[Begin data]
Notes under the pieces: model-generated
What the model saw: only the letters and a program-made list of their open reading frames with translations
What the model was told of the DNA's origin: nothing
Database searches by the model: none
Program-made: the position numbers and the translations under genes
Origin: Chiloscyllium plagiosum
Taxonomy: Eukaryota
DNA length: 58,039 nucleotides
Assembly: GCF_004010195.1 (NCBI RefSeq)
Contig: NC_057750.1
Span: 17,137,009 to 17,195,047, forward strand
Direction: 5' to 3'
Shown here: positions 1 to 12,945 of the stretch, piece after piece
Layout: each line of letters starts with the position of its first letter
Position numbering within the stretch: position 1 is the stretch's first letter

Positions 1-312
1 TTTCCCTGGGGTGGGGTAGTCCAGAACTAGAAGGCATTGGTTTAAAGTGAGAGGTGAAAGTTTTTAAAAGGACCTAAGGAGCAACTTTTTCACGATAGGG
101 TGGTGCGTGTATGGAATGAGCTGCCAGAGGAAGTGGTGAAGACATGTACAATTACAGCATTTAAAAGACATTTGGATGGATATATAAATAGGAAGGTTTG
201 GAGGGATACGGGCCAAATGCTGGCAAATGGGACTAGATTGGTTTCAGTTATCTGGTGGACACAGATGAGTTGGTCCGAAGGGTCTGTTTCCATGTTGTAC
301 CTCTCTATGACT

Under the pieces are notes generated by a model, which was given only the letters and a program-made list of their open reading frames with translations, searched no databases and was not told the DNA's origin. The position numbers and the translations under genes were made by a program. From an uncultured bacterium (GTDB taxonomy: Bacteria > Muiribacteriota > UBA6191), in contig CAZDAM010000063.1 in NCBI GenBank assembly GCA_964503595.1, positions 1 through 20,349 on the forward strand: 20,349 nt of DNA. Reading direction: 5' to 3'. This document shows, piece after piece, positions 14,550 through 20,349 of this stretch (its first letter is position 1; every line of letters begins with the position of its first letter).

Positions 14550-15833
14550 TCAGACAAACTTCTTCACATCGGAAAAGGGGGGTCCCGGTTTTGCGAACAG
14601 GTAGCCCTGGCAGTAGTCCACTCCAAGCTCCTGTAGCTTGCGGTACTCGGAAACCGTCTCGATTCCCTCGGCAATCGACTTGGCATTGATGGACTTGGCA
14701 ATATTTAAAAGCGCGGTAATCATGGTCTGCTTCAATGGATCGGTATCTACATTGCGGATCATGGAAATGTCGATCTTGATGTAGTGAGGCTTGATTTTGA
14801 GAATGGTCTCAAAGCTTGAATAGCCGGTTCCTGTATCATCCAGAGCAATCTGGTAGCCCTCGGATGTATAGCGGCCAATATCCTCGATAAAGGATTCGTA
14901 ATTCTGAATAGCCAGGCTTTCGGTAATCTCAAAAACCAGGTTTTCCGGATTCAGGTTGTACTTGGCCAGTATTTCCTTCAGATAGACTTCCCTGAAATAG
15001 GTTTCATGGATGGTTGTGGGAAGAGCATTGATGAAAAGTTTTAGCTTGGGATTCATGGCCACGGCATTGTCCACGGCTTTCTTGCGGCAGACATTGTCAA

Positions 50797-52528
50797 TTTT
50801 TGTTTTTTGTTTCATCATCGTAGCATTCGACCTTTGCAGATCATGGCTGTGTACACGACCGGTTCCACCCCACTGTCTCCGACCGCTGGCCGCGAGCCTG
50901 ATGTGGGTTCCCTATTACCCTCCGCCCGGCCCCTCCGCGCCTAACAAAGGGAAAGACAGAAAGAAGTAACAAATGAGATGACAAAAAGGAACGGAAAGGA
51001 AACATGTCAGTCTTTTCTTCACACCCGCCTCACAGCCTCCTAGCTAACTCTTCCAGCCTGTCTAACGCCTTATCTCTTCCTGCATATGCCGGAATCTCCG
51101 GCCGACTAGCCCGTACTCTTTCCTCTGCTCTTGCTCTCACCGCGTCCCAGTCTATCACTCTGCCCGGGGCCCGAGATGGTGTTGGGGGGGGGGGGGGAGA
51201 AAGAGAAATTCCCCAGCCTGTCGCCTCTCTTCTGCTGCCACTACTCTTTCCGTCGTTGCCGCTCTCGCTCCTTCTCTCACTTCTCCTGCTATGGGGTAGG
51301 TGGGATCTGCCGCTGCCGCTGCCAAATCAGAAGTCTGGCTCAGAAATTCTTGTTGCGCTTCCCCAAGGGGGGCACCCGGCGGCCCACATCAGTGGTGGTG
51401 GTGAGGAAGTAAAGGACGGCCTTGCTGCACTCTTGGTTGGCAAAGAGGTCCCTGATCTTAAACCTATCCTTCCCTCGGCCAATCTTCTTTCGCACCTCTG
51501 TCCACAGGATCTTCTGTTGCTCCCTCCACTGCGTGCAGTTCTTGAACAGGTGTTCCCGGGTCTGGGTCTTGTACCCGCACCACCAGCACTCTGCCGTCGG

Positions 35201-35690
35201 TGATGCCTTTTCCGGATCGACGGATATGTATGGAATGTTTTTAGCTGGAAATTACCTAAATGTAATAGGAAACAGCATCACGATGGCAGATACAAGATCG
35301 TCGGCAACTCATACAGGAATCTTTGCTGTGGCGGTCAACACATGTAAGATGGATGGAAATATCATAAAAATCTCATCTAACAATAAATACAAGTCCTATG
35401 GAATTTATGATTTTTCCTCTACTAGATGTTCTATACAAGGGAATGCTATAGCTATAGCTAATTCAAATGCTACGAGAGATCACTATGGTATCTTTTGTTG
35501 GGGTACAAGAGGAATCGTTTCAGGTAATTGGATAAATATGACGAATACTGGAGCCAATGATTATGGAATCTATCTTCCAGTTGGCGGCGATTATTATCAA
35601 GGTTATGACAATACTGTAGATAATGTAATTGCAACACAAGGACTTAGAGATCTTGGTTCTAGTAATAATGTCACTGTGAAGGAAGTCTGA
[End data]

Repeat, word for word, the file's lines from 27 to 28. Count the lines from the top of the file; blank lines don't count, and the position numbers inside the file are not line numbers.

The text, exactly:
14901 ATTCTGAATAGCCAGGCTTTCGGTAATCTCAAAAACCAGGTTTTCCGGATTCAGGTTGTACTTGGCCAGTATTTCCTTCAGATAGACTTCCCTGAAATAG
15001 GTTTCATGGATGGTTGTGGGAAGAGCATTGATGAAAAGTTTTAGCTTGGGATTCATGGCCACGGCATTGTCCACGGCTTTCTTGCGGCAGACATTGTCAA